What does it mean to be called a 'trainee'?

DENVER—At the second Future of Bioscience Graduate and Postdoctoral Training (referred to as FOBGAPT) conference earlier this month, a deceptively simple comment highlighted the complexity of what it means to be an early-career researcher today. During a plenary talk describing a planned update to the criteria for T32 institutional predoctoral training grants from the National Institute of General Medical Sciences (an official announcement is estimated for September 2017), Alison Gammie said, “We have to get away from thinking of graduate students and postdocs as workforce. … We have to think about them as trainees.”

This perspective can certainly serve graduate students and postdocs well when it comes to developing training programs and empowering early-career researchers to spend time on career development activities and other training. But there are also very good reasons that the employee designation should not be neglected, as fellow speaker and labor economist Paula Stephan of Georgia State University in Atlanta noted.

For example, the graduate student unionization efforts underway at a number of private universities rely on the National Labor Relations Board’s August 2016 ruling that graduate research and teaching assistants are employees. Although unionization is contentious, there are some strong arguments that it is a useful mechanism to ensure that students (and postdocs) are treated fairly by their institutions, and that they have recourse if they encounter problems, for example with compensation or benefits.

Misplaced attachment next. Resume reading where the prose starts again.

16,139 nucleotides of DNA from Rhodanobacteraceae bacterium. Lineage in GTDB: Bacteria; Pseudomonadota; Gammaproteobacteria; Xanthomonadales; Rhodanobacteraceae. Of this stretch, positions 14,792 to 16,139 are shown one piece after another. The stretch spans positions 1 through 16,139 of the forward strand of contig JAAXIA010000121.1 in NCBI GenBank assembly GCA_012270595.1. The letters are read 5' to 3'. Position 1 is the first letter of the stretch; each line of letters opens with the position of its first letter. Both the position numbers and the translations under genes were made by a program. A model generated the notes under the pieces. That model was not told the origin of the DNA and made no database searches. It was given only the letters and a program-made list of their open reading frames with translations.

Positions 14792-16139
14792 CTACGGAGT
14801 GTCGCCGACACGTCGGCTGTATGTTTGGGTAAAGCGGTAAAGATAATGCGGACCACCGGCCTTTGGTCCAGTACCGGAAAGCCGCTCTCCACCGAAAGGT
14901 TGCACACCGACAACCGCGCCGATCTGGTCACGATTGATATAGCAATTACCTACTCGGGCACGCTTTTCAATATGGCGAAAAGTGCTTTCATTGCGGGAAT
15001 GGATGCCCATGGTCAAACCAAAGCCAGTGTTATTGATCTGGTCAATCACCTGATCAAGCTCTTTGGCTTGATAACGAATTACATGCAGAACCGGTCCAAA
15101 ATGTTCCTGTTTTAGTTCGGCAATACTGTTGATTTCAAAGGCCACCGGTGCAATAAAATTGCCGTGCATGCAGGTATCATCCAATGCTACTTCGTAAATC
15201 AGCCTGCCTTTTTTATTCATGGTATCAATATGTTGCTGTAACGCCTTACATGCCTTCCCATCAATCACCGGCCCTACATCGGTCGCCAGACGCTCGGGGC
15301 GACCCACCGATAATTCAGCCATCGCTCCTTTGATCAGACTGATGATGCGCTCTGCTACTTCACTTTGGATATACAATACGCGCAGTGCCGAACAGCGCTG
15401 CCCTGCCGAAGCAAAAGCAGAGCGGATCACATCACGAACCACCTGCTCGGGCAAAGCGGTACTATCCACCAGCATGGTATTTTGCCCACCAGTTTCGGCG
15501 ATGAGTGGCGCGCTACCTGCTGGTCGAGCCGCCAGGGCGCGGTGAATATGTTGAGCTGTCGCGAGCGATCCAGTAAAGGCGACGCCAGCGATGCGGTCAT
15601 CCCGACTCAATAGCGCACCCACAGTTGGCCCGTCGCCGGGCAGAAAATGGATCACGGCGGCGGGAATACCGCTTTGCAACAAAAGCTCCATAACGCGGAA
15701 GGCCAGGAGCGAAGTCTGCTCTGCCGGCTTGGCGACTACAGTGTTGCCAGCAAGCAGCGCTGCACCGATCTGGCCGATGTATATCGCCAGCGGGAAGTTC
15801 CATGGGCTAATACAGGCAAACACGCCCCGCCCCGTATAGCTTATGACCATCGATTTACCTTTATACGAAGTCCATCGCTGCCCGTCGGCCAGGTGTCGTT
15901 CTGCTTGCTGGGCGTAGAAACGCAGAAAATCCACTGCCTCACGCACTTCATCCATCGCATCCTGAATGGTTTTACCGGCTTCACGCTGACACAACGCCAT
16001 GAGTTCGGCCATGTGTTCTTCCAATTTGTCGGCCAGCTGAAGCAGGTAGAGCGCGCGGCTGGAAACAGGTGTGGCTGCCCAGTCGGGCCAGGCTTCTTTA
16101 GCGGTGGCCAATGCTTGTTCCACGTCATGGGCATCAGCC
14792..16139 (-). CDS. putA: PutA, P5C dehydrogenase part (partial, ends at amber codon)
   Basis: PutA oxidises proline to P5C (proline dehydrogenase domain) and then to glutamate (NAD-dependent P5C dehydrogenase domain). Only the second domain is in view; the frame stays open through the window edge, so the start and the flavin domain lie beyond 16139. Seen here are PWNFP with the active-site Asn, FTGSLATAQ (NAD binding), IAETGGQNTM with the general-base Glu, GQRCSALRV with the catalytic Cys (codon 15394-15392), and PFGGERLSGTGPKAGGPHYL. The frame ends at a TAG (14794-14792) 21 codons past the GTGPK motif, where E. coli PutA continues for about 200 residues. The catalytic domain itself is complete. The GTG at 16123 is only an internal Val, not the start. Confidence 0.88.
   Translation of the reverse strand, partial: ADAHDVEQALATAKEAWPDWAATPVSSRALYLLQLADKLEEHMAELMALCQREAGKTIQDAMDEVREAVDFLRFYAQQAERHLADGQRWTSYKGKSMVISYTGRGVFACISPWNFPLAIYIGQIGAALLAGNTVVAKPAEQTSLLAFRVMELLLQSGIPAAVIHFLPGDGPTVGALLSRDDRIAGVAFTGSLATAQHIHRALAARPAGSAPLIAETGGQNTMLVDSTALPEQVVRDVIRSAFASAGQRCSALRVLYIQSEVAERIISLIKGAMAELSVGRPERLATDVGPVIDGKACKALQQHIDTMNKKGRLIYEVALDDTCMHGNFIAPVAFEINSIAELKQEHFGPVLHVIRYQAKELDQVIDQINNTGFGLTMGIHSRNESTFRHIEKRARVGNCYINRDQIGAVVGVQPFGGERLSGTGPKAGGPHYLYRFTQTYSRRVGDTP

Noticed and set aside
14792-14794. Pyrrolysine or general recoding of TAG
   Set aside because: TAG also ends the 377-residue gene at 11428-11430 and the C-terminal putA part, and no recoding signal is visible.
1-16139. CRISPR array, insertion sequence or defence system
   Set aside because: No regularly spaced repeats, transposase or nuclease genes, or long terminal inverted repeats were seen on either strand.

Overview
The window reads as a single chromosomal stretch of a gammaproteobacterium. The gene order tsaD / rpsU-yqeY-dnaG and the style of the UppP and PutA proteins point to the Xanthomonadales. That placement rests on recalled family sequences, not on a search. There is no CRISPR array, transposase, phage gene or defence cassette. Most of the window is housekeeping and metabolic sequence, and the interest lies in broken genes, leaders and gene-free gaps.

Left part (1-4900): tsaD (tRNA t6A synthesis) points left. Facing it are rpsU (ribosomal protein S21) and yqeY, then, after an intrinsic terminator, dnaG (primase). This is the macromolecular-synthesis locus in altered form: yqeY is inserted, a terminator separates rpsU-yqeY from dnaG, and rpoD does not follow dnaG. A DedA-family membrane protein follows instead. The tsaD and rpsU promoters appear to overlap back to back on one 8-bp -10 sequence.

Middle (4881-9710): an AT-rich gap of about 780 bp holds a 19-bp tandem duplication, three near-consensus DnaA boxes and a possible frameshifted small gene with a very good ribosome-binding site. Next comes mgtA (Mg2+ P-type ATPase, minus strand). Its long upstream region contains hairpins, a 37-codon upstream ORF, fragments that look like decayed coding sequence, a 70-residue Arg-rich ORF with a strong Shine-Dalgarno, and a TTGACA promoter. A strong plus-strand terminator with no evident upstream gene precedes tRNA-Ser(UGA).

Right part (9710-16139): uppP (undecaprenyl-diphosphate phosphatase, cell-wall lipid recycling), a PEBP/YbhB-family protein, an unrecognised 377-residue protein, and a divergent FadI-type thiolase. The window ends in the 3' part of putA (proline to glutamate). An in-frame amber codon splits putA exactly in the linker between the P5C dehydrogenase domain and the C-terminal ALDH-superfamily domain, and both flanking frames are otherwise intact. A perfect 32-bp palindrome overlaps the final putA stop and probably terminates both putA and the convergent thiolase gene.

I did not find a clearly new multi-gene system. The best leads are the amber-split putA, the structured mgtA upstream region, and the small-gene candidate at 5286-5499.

For postdocs, being labeled as a trainee versus employee has a tangible impact on their bottom line. As Stephan pointed out, postdocs’ low salaries are typically justified by saying that they are still in training, despite their skills and the years of experience they have already accumulated. She calculates that postdocs cost on average just $16.50 per hour, as compared with approximately $30 per hour for staff scientists and between $21 and $34 for graduate students. Changing that math would be an important step toward addressing the real “social cost” for the many postdocs stuck in the current system.

To that end, Stephan put forth two proposals that are likely familiar to Science Careers readers: Postdoc salaries and benefits should be increased, as should the number of staff scientist positions. And the problems go beyond money, she added. “More funding would help, but it’s … not going to address the underlying issue,” she said. “We’re really going to have to address the incentives that have allowed the system to evolve to this current state”—though it’s not clear exactly what that would look like.

After this opening, the approximately 400 attendees—including deans, career development professionals, graduate students, postdocs, and others who are invested in the biomedical workforce—got to work brainstorming and discussing how to improve five specific areas: diversity and inclusion, mentorship, interaction between academia and industry, data collection, and curriculum. The final takeaways are planned to be published in an upcoming white paper. For now, you can check out the conference reading list and slides and video of the plenary session.

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